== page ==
The Ad Contrarian’s Reality Check

Those in digital media like to lampoon the out-of-control egos of traditional media titans. Well, you know what they say about those in glass houses. Hoffman/Lewis CEO Bob Hoffman has taken it upon himself to keep the digital media snake-oil salesmen in check with his AdContrarian alter ego. He spoke with Digiday about the smoke and mirrors the “idiots” and “headline-grabbing nitwits” in the digital game are using to obscure basics weaknesses in the sector.

What are the biggest myths in digital marketing?
The biggest myth is that the digital ad industry knows what the hell it’s talking about. Almost every “expert” and “industry leader” who has made predictions about digital advertising over the past 10 years has turned out to be wrong. They told us interactivity would make advertising more effective and engaging. It hasn’t. Consumers have shown no inclination to interact with online advertising. They told us traditional advertising was on the way out. Anyone who believes this must have slept through the Olympics. They told us that the DVR was going to devastate the effectiveness of TV advertising. Studies have shown it has had little to no effect on consumer purchasing behavior. They told us the PC and the television were going to converge. They haven’t. They have have had a parade of social media miracle cures that were going to “change everything” — blogs, podcasts, widgets, YouTube, Facebook, games, Twitter, LinkedIn, FourSquare, Pinterest, QR codes and, of course, now content. Mostly they have turned out to be over-hyped, marginally-to-moderately effective marketing tools that have not been game-changers, as advertised. The digital ad industry is unreliable at best, and irresponsible at worst.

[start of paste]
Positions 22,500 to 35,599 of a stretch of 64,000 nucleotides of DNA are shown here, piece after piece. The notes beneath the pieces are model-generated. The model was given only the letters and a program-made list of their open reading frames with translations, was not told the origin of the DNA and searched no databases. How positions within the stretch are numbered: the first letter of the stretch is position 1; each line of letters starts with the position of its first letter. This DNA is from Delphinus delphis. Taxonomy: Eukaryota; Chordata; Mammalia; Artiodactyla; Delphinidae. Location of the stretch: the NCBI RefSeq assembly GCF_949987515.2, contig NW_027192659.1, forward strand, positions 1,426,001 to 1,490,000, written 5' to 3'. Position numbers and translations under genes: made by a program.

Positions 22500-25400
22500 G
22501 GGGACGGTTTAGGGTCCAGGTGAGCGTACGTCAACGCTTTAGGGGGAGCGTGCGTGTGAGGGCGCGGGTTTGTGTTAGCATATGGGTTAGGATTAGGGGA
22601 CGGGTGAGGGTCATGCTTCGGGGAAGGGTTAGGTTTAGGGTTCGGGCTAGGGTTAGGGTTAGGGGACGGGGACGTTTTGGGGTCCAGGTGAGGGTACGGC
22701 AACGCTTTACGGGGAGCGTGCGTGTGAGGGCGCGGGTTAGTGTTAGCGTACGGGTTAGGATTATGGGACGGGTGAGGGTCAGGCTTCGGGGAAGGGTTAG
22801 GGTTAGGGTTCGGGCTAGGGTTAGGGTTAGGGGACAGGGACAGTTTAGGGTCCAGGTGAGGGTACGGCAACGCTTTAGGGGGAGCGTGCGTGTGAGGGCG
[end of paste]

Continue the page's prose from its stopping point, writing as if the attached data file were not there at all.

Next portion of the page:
In what way is the digital ad industry irresponsible?
You mean you haven’t read my books? OK, here are a couple. First is qualitatively. They initially sold us on “banner” advertising by telling us that display ads would be so much more effective than static print ads because people would interact with them. Then when they found no one was interacting (clicking) they changed their story. Now, according to many in the industry, clicking (interaction) means nothing, and display ads are effective because of their “branding” value. So the thing they were selling against is now what they’re selling. Second is quantitatively. We still have no idea how many clicks are fraudulent or how many are mistakes. But we’re paying for all of them. This has been a problem for years and no one seems to be in a hurry to fix it.

What about social media? Is it “the future of marketing?”
I never predict the future. I’d rather make fun of the idiots who are always wrong than be one of them. All I can tell you is thus far social media marketing has not proven to me that is anywhere near the magic it was supposed to be. Social media itself has been a huge worldwide phenomenon. But social media marketing, compared to what was promised, has been a flat tire. Ask the investors in Facebook.